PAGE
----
It’s pretty rare, but occasionally tickets will go down in price. Usually this is because of a fare sale (advertised or UNadvertised) or change to the market that dictates decrease in demand. Southwest Airlines’ entry into the Detroit – Baltimore market a few years back caused prices between the two cities to plummet because supply went way up and demand stayed the same. These days I can get away with a ticket between the two for about a hundred bucks, where earlier it was almost twice that much.
Carriers often have seasonal sales when demand goes down (so book tickets in the high season even earlier!). Three to five months before the winter “low” season starts, you’ll often see advertised fares a little lower than market on some of the major carriers. In my experience, however, these are minor in comparison to some of the larger “unadvertised” sales that will sneak into the fare schedule.
Airlines will also occasionally squabble among one another for demand among a particular city. Last year Delta suddenly dropped fares between Chicago and Buenos Aires (a United hub), prompting a miniature unadvertised fare war between the two carriers. Those in the know jumped all over the tickets and ended up getting 600$ tickets to South America.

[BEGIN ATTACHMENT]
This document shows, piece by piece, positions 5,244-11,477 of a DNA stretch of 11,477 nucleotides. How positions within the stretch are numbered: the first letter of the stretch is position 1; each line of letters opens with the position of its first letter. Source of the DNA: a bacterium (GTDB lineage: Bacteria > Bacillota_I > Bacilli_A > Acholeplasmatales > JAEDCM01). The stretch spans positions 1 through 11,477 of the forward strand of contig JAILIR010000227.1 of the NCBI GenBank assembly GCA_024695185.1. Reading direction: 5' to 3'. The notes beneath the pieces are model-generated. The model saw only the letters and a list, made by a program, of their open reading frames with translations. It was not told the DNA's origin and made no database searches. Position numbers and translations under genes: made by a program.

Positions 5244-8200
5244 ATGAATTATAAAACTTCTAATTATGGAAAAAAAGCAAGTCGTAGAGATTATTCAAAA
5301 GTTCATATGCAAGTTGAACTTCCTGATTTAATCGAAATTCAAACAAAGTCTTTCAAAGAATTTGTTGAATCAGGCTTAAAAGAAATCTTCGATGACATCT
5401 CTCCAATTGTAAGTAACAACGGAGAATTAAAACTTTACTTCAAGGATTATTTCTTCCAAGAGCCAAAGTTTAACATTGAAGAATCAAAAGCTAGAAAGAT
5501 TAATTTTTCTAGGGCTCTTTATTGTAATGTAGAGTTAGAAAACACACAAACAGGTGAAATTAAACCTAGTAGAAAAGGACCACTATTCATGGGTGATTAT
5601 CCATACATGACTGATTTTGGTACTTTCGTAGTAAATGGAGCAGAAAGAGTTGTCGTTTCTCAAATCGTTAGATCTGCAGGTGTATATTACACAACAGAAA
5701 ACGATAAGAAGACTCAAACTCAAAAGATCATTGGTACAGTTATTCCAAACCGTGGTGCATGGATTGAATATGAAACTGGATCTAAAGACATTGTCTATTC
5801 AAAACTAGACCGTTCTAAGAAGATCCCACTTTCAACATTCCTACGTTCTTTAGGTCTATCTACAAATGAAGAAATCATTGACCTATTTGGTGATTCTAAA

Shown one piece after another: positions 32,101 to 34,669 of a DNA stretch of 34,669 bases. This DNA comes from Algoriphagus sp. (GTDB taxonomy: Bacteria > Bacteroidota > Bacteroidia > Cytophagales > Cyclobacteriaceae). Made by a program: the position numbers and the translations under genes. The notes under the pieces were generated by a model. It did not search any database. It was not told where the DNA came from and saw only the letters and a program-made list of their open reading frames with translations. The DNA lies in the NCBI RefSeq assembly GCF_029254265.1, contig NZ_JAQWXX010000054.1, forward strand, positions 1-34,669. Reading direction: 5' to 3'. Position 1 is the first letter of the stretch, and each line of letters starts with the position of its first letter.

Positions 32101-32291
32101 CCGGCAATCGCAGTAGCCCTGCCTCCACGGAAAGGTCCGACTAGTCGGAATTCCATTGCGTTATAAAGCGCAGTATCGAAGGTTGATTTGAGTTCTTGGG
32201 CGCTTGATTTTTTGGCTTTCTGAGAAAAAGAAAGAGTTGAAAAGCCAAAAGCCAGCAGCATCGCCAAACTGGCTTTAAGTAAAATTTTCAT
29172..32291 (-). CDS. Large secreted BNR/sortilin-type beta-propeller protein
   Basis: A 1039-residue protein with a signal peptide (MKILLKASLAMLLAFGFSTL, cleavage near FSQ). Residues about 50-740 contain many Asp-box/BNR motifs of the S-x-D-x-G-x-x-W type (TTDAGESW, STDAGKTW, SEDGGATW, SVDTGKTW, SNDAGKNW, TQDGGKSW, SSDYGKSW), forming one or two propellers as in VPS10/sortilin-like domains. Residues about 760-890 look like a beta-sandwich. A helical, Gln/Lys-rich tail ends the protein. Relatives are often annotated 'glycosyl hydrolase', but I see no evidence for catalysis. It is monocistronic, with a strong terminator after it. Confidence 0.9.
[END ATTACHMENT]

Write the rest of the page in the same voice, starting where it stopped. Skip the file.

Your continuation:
The point is that fare sales are fairly few and far between; the primary factor for pricing is still volume of open seats, so its foolish to assume that a great ticket will swoop in and save the day.
One trick that few travelers keep in mind, however, is that most airlines have a reticketing policy on their tickets. That is, if the price of your ticket goes down, you can call, reprice your ticket and they’ll give your extra money back. Often there is a reticketing fee and occasionally they’ll only refund your money in a voucher form, but it’s still currency you can use at a later time. Check with your carrier to see what the specifics are of their reticketing policy.
Knowing this, it’s best to run a search every week or so to see if a miracle has occurred and your ticket price has gone down. If the discrepancy in sale price is great enough, give the airline a call and make some changes to your fare.